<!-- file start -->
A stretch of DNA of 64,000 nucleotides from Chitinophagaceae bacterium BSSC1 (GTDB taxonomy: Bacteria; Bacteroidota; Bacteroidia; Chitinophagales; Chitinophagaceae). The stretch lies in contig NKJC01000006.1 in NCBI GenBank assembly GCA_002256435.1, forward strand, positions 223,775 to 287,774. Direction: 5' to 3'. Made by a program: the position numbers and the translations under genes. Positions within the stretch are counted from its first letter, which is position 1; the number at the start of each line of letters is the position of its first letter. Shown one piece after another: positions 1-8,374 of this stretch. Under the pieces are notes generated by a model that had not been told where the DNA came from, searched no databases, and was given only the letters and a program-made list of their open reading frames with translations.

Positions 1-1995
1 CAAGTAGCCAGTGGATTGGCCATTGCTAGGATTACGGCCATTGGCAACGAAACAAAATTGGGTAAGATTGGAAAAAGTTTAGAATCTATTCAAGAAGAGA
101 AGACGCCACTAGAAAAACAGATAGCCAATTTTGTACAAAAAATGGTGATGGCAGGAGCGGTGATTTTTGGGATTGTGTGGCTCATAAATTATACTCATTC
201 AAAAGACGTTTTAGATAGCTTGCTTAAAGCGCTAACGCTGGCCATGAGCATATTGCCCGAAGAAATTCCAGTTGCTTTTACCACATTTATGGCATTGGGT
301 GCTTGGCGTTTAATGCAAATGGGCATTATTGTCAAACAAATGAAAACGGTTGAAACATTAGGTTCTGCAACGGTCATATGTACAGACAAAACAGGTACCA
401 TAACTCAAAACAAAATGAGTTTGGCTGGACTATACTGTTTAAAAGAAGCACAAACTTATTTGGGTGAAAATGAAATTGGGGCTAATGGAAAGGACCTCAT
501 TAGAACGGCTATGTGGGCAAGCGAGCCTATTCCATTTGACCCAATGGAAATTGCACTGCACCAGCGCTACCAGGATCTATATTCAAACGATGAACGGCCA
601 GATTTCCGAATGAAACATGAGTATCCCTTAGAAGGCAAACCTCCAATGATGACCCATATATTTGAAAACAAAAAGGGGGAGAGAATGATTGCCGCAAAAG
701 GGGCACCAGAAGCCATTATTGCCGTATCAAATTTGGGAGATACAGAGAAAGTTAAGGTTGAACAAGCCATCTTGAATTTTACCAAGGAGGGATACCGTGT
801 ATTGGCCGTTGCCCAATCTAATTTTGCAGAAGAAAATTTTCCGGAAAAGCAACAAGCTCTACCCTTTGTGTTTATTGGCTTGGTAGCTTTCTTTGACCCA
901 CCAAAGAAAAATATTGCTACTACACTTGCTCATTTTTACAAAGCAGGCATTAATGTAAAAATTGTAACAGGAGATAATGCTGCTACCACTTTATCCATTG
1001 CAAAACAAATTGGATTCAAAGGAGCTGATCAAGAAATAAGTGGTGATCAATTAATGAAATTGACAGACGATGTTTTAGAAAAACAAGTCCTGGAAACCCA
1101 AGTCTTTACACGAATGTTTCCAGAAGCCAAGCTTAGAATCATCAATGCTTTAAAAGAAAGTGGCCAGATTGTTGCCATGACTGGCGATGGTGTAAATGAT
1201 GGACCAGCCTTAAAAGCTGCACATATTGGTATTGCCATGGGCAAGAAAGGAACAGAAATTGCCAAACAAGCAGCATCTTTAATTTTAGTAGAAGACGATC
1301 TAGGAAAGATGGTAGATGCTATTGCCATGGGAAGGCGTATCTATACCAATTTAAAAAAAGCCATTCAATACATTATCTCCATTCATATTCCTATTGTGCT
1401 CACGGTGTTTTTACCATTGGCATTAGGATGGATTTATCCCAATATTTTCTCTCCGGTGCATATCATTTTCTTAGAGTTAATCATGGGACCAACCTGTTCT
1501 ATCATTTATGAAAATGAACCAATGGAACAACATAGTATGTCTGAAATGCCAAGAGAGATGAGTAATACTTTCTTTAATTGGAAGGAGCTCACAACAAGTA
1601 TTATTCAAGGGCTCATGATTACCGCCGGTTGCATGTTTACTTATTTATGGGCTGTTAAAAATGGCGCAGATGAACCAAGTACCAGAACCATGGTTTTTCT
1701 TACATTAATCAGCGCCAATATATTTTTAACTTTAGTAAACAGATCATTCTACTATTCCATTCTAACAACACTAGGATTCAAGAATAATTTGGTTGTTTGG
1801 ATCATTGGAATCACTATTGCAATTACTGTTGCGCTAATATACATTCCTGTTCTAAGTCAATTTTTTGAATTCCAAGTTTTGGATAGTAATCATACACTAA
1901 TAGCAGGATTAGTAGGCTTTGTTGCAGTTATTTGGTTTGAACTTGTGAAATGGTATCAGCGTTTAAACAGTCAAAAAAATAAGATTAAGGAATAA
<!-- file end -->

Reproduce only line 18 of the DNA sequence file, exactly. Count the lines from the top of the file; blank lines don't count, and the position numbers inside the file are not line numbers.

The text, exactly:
1501 ATCATTTATGAAAATGAACCAATGGAACAACATAGTATGTCTGAAATGCCAAGAGAGATGAGTAATACTTTCTTTAATTGGAAGGAGCTCACAACAAGTA